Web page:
Barack Obama’s vague campaign of Hope and Change has created contradictory expectations for his administration. Rasmussen Reports found that 61 percent of Republican voters expect their taxes will go up, compared to just 17 percent of Democrats. While 39 percent of white voters expect to pay higher taxes under Obama, 39 percent of blacks say they’ll pay lower taxes.
Obama’s repeated promise that 95 percent of Americans will receive tax cuts — at the expense of the richest 5 percent — created an unusual perception: A tax-cutter who’s also a redistributionist. If he fails to keep that promise, Republicans will batter him as a liar. If he keeps the promise, however, Obama will add to a budget deficit already swollen by $1.1 trillion in bailouts (with perhaps more bailouts to come). And Obama’s budget math won’t benefit from any Laffer-curve effect, since his neo-Keynesian formula is the exact opposite of the reductions of top marginal rates favored by supply-siders.
Karl Rove noted today that the self-reported ideological affliation of the electorate remains unchanged from 2004 — 34% say they’re conservative, 21% liberal and 45% moderate. Nonetheless, they elected as president the most liberal member of the Senate, with Obama getting the votes of 20% of self-described “conservatives” and 60% of “moderates.”
What does this mean? It means that two decades of rhetorical fudging and policy incoherence have obscured the meaning of our political lexicon. George Bush the elder promised a “kinder, gentler” conservatism, raised taxes and signed onto a minimum-wage increase. Bill Clinton cleverly (and duplicitously) “triangulated,” promising a middle-class tax cut he never delivered, vetoing welfare-reform twice before signing it, taking credit for a balanced budget that was mostly the result of a reduced military and Republican opposition to his spending proposals. The “compassionate conservatism” of George W. Bush has introduced still more confusion. In what sense are the No Child Left Behind Act and Medicare Part D “conservative” policies?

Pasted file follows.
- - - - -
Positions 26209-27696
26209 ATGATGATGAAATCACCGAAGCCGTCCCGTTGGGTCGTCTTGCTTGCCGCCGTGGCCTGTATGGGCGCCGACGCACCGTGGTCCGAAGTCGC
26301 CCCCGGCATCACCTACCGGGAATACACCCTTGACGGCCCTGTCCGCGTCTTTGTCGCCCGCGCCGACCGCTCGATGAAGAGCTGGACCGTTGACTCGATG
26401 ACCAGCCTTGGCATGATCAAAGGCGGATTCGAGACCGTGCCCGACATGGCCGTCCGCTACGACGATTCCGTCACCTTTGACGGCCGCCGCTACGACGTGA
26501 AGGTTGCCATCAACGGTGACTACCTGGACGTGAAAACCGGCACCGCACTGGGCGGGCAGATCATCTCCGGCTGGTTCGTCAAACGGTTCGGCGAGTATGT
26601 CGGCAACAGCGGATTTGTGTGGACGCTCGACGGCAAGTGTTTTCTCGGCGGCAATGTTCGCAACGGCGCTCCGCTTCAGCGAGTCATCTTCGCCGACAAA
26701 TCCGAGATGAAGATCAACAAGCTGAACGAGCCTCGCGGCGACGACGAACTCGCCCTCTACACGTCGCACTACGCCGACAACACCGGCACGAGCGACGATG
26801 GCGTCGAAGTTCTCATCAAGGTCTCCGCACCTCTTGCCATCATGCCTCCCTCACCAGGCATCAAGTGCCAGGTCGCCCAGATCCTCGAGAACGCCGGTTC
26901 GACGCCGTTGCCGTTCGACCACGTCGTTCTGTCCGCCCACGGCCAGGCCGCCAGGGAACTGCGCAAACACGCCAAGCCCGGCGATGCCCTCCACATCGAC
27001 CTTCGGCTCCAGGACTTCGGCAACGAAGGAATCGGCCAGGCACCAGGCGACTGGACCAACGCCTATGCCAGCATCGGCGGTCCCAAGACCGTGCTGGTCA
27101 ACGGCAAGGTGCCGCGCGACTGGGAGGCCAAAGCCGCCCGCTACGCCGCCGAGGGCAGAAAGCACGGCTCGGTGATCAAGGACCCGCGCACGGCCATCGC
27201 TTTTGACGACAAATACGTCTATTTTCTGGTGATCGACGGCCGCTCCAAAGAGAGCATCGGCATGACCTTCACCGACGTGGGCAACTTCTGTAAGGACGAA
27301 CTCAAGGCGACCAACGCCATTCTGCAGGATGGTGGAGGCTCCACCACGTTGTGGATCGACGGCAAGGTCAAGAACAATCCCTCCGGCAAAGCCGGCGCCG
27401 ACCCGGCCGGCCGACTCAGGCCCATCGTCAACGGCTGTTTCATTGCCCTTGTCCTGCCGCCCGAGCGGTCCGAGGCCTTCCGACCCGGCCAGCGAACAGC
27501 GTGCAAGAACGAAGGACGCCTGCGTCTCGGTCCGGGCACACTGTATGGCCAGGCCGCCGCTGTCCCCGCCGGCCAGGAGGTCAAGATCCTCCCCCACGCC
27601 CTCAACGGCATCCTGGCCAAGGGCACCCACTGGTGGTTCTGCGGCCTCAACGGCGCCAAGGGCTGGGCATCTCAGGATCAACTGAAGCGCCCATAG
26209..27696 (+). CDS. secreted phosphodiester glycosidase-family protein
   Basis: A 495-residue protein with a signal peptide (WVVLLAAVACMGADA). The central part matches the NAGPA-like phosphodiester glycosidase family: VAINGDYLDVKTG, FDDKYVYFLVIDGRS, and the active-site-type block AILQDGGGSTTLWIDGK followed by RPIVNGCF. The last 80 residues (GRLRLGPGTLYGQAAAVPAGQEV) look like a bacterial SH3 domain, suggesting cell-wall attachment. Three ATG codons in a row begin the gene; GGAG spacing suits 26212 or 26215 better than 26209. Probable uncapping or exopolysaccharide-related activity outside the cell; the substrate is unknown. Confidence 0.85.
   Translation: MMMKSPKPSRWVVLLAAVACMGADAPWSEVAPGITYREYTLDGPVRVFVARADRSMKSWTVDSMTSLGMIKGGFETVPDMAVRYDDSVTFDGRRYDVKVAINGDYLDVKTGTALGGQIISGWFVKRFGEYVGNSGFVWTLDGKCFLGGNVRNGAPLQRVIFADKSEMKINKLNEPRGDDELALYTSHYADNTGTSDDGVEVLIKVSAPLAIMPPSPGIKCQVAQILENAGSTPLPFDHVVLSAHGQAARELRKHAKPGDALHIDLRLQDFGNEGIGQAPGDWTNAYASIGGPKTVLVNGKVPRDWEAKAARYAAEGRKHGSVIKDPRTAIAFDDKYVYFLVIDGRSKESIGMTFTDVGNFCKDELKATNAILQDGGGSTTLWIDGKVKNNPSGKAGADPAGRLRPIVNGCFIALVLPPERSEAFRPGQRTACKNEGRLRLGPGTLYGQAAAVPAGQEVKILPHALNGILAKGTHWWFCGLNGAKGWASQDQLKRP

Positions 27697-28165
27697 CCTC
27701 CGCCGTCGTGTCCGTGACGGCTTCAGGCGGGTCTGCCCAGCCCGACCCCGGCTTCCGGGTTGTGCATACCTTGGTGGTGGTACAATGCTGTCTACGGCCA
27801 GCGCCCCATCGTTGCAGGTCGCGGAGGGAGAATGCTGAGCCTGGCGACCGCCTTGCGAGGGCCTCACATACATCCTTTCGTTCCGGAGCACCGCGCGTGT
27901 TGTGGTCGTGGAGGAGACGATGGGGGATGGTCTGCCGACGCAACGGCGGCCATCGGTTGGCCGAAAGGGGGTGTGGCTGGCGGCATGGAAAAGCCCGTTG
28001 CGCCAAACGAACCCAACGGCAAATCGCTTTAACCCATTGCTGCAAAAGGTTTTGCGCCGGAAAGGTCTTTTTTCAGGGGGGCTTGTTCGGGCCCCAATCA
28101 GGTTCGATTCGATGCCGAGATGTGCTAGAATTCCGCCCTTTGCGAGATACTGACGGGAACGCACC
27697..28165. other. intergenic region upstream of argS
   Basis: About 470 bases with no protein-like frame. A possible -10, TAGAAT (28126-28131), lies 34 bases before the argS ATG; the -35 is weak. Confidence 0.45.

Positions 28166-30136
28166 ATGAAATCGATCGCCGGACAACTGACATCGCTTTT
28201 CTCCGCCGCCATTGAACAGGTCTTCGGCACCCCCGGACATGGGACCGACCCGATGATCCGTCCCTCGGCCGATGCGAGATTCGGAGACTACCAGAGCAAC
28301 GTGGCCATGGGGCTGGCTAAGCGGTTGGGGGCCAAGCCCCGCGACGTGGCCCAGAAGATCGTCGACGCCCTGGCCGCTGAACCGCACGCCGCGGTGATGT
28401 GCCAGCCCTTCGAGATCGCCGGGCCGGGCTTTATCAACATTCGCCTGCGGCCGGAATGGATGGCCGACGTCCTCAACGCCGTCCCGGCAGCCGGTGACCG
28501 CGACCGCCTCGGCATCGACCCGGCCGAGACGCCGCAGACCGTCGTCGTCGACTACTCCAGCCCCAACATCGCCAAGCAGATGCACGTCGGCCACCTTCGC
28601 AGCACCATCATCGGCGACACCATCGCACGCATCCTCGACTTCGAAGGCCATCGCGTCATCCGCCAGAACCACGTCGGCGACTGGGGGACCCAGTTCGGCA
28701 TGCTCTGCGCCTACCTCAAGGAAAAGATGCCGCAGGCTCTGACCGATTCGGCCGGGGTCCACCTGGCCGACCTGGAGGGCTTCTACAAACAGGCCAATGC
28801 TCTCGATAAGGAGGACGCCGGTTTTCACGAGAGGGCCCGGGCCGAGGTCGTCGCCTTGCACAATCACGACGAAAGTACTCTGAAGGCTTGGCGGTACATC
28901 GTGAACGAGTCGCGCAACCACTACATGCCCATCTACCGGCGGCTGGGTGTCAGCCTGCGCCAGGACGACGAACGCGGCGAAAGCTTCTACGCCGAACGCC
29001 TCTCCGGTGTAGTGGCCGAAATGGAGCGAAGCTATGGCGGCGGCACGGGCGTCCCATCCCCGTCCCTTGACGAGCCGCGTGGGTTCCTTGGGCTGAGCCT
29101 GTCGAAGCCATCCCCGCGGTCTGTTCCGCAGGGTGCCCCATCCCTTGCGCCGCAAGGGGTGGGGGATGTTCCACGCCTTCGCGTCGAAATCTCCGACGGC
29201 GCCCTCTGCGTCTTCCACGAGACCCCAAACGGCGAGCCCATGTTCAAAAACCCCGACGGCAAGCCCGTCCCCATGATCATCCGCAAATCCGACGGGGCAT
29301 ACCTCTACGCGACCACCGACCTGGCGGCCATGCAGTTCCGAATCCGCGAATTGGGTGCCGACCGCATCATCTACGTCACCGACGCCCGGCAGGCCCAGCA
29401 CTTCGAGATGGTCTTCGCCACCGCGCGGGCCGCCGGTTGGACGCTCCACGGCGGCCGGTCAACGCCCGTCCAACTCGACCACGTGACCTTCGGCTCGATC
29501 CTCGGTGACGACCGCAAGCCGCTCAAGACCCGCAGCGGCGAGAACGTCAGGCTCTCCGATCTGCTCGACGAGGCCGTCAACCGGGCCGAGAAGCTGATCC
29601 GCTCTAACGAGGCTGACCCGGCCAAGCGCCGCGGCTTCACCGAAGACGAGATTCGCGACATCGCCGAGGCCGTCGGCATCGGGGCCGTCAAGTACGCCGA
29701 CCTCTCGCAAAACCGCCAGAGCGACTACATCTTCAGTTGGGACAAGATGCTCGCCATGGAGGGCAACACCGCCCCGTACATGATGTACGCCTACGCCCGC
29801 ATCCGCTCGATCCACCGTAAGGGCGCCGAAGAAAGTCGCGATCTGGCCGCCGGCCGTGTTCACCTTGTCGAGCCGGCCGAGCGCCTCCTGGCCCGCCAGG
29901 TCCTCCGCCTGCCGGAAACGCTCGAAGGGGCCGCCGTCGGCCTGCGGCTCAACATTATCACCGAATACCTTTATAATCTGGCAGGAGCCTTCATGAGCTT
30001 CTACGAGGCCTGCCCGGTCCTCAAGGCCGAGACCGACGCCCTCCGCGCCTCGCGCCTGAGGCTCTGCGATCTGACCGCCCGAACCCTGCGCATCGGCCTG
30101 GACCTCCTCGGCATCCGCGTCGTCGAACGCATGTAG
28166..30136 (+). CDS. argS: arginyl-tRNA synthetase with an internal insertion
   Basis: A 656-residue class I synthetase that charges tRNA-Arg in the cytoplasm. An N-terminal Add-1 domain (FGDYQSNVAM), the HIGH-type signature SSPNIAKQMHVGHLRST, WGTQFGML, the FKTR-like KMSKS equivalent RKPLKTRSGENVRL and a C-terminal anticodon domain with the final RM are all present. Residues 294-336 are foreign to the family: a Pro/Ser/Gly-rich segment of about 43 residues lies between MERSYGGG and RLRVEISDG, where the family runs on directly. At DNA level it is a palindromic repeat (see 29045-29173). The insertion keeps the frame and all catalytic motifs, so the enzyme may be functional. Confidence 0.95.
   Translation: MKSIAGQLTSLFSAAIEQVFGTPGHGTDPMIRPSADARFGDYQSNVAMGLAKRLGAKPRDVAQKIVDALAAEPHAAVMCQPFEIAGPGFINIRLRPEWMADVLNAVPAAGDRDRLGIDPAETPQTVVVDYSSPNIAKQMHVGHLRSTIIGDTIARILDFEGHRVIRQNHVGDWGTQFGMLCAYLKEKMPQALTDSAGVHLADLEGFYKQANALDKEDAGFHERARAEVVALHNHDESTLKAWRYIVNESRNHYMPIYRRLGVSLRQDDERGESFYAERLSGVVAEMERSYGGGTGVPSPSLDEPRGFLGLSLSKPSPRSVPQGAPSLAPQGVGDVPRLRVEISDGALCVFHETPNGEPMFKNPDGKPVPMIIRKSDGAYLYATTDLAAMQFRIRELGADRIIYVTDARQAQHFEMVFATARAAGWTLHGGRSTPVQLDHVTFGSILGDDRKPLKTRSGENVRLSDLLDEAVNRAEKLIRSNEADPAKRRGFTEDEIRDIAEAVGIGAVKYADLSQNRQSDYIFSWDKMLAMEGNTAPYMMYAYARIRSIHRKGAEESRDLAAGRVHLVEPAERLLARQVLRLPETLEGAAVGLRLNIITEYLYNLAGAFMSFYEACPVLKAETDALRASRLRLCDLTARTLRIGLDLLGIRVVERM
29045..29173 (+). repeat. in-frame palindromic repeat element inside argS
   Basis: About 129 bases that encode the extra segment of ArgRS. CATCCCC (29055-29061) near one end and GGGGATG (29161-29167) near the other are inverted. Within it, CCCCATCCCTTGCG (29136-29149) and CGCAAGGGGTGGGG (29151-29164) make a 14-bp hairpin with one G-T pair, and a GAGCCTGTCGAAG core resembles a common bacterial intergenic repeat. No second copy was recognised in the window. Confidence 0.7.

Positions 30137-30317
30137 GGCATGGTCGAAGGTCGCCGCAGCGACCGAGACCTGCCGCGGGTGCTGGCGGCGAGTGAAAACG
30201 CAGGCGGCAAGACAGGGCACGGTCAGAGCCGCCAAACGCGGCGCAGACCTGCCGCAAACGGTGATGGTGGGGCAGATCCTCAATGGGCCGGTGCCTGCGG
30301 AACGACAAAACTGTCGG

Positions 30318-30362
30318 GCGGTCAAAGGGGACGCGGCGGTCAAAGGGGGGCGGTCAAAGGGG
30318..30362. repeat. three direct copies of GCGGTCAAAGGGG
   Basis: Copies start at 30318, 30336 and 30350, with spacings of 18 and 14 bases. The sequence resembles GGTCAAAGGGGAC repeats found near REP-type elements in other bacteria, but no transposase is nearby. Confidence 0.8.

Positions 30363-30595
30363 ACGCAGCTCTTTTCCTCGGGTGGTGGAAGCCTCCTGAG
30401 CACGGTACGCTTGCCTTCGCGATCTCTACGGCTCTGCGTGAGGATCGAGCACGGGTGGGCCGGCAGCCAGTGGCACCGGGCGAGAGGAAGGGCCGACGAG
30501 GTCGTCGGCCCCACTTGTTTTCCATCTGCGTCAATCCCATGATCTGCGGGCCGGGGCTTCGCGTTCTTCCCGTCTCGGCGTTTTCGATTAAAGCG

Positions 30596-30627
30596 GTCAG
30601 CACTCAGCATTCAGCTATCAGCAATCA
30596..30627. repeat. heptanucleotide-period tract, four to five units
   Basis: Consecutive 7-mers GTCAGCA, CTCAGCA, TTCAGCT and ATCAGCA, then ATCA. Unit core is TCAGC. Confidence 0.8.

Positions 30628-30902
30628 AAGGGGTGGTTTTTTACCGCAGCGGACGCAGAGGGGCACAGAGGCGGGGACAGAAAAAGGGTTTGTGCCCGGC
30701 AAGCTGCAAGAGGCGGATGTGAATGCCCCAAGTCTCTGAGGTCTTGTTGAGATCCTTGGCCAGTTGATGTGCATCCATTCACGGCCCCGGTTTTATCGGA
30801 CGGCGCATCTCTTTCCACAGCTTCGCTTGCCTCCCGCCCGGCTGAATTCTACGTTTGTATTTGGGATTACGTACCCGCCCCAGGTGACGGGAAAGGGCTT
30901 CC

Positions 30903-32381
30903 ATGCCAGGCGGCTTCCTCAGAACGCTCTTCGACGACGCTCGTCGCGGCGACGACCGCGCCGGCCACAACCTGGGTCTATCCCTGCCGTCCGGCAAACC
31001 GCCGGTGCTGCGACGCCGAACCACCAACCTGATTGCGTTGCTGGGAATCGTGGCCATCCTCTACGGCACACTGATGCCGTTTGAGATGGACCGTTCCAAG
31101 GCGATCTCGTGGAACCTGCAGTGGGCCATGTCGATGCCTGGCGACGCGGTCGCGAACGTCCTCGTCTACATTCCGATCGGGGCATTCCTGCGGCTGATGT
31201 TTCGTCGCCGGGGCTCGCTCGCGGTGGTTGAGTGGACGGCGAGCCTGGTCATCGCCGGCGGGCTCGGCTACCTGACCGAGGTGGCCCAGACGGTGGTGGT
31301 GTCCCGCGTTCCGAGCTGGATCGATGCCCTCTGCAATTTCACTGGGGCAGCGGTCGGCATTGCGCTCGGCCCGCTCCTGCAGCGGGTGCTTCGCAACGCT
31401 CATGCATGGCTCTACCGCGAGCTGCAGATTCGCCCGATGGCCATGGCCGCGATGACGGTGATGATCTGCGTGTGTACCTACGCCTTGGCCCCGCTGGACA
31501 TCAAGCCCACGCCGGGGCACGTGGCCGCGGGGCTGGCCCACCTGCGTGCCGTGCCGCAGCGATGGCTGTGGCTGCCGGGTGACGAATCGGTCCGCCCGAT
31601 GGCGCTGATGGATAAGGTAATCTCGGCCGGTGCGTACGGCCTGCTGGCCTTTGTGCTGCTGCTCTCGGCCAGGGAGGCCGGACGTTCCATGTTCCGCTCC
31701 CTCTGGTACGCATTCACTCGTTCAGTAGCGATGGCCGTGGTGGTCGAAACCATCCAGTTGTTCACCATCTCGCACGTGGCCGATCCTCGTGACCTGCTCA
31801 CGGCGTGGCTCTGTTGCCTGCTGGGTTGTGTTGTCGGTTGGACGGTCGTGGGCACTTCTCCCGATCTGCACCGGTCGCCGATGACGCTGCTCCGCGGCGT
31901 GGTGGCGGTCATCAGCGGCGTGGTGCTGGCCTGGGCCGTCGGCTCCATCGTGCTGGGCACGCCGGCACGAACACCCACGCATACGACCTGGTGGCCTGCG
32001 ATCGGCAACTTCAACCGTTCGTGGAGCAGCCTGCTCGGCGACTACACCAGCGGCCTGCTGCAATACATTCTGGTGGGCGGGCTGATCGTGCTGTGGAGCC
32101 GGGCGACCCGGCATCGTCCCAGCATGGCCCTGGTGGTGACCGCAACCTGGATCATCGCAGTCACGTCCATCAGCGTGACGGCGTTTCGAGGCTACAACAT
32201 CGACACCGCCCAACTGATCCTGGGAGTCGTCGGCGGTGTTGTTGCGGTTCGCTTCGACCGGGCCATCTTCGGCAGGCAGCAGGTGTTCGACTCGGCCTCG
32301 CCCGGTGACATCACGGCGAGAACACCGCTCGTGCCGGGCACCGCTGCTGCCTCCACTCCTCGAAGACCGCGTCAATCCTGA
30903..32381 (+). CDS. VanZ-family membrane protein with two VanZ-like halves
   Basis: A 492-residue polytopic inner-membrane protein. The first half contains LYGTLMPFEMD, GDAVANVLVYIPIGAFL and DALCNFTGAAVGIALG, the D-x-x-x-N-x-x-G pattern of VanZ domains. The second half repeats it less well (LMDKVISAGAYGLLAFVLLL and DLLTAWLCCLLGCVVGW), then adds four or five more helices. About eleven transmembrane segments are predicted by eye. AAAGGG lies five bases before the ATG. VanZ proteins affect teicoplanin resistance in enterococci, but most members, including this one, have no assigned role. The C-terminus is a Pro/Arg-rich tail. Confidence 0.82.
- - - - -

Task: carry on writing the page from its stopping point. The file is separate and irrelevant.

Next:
Considering that the Republican 2008 candidate, John McCain, had opposed tax cuts, collaborated with Russ Feingold on campaign finance regulation that helped Democrats achieve a decisive fundraising advantage, and collaborated with Ted Kennedy on an amnesty bill that infuriated conservative voters, it isn’t hard to see why Obama so easily veiled his liberalism behind vague platitudes.
Philip Klein’s report from today’s gathering of the conservative movement’s senior leadership indicates that these leaders understand how Republicans have squandered the ideological clarity of the Reagan era. Obama has succeeded by inspiring unrealistic notions of what he (or any president) can accomplish. Mixed messages from Republicans made it easier for Obama to convince Americans that he is a moderate — what does “moderate” mean, if “conservative” has lost its meaning?
Beginning Jan. 20, Obama must stop promising and start delivering, and with his army of online “progressive” activists demanding that he and the Democratic Congress enact liberal policies, what he aims to deliver won’t be easily mistaken as “conservative.” Republicans have triangulated themselves into the wilderness, and they’ll stay there a long time, if they support Obama’s agenda.
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